The war has rendered so many pieces of us in disarray. Where has the dignity of soldiers gone? Who are these barbarians that stand where men once were, coaxed by spirits and boredom to march to a new chaotic drumbeat that leads to nothing but death and damnation? Alcohol has become a killer as much as boredom has and all I have to do is stand guard while I wait for the decree to be passed down from on high. Redeployment to the Pacific, hip-hip-hurrah. More guts and glory to be passed around, more medals to be pinned, and more telegrams to be sent home. DEAR SIR OR MADAM, it will read, YOUR SON HAS BEEN SERIOUSLY WOUNDED IN COMBAT DEFENDING HIS COUNTRY. We’ve fought the war and we’ve given enough of our lives to the archaic stubbornness of countries clinging to their bitterness over an armistice signed so many years ago and you had to wonder, you did, in a room of that many mirrors, did any of those men look at themselves and realize just what the fuck they were doing?

I’m pulled from whatever thoughts as I help the Kraut soldier with his wounded leg, the one I see a bit of myself in. Munich, he’s going to, and I don’t care about the protests of the family in their car, whining about their earthly possessions being dismissed to make room for a person. Innocents, someone in F Company had once called them, and I had agreed then.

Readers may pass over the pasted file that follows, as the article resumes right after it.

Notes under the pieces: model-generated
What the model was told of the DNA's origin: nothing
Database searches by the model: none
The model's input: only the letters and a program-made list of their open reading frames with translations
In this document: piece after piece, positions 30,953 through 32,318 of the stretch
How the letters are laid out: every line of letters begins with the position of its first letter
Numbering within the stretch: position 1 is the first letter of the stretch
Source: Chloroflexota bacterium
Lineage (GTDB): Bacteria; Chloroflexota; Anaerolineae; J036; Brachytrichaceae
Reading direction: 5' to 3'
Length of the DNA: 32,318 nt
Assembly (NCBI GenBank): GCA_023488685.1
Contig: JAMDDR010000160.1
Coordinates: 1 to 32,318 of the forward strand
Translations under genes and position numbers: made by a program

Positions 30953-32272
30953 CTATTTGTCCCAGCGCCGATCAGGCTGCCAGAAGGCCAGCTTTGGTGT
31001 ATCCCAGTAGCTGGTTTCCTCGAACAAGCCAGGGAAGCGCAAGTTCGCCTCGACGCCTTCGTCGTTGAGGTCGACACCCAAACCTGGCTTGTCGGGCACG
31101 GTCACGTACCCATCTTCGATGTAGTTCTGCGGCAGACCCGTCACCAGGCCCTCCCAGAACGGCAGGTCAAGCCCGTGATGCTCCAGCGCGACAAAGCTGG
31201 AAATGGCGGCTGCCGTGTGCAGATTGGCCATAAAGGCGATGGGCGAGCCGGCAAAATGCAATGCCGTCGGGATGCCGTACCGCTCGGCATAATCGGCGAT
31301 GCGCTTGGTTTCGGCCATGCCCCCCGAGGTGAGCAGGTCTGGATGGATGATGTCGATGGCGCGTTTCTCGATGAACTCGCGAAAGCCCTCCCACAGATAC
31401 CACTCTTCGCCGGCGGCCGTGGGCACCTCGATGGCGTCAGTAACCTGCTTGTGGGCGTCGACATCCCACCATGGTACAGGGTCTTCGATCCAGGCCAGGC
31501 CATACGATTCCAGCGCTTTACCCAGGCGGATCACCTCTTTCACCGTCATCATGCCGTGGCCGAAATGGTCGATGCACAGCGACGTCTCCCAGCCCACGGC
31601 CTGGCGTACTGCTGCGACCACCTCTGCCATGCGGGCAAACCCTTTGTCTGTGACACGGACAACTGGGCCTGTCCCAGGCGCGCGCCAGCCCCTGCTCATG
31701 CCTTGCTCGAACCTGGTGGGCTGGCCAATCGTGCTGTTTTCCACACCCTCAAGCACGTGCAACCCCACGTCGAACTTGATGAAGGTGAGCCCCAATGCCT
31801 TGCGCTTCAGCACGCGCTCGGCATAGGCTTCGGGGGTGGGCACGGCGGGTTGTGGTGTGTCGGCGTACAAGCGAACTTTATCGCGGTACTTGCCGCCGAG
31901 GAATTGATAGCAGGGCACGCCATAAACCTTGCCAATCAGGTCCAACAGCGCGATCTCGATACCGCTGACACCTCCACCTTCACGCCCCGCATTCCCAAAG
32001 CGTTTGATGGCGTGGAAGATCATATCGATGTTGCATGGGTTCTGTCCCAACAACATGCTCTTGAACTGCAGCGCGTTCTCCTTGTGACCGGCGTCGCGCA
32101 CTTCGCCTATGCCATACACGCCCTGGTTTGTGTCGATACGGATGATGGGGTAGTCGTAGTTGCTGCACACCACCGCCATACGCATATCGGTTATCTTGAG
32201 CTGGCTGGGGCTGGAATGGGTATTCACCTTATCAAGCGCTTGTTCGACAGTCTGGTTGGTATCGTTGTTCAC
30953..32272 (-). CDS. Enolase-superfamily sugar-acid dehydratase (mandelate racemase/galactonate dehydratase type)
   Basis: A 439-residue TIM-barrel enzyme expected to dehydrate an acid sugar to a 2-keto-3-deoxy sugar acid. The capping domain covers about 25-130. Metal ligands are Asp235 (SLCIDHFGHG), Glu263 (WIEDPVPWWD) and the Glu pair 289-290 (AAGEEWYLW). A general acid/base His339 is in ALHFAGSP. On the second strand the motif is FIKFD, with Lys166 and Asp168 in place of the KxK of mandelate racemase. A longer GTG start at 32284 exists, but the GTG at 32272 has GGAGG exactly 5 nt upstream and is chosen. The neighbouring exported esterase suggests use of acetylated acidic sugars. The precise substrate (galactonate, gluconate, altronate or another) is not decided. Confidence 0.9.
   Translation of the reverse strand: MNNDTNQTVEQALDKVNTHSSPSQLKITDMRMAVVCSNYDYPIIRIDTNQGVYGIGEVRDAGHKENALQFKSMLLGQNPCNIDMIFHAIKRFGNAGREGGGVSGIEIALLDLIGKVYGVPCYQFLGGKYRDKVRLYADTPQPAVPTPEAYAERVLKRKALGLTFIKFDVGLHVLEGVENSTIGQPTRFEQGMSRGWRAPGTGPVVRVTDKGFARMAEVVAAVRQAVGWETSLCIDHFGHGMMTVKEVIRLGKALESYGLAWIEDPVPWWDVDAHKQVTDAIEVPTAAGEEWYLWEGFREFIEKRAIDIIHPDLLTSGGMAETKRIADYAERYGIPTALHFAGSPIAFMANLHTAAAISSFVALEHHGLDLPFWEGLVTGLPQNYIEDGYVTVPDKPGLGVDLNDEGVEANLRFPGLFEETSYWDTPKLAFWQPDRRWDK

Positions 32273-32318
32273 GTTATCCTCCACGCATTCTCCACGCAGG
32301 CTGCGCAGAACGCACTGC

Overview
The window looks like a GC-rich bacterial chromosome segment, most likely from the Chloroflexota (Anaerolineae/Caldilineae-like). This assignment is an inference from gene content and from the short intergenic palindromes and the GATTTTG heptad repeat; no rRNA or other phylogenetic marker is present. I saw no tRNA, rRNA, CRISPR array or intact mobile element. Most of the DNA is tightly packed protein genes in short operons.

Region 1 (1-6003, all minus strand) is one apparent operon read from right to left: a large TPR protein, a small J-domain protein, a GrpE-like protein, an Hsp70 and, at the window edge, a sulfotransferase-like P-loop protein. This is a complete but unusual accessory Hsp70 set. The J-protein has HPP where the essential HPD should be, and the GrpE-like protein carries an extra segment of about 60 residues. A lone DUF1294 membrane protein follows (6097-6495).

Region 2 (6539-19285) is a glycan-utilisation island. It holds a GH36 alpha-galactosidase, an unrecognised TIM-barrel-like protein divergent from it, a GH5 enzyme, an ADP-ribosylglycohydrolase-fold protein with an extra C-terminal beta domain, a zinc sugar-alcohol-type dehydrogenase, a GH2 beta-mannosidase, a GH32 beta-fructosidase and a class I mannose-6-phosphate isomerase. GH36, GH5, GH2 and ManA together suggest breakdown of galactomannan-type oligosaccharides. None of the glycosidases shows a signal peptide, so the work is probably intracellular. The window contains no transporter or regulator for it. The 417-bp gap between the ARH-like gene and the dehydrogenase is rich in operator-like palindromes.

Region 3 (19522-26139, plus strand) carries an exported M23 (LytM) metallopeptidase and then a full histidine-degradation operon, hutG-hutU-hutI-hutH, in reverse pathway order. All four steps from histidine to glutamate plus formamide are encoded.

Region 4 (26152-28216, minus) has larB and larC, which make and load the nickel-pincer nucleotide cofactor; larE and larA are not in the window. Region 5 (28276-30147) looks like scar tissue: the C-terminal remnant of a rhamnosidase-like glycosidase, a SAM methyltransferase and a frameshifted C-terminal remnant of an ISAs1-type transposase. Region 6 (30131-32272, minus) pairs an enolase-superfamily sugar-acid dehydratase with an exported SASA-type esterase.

Now, after Landsberg, I would laugh in their face at such a proclamation.

No one’s innocent. We’re all guilty of something and now that the war’s over, we all have to live with it. No one gets off scot-free. So I shove the bags to the mud and play up whatever disrespect because I’d rather get out my frustrations like this instead of with a bullet to the back and discordant shouts on Austrian countrysides. Why he had asked me…

I don’t know.

I don’t know anything, anymore, and when the sound of the car crash comes from far too close, I stop. My heart stops, my thoughts stop and I remember that I’m still just a boy trying to pretend to be a man while my life is in intermission and the second act is waiting to begin.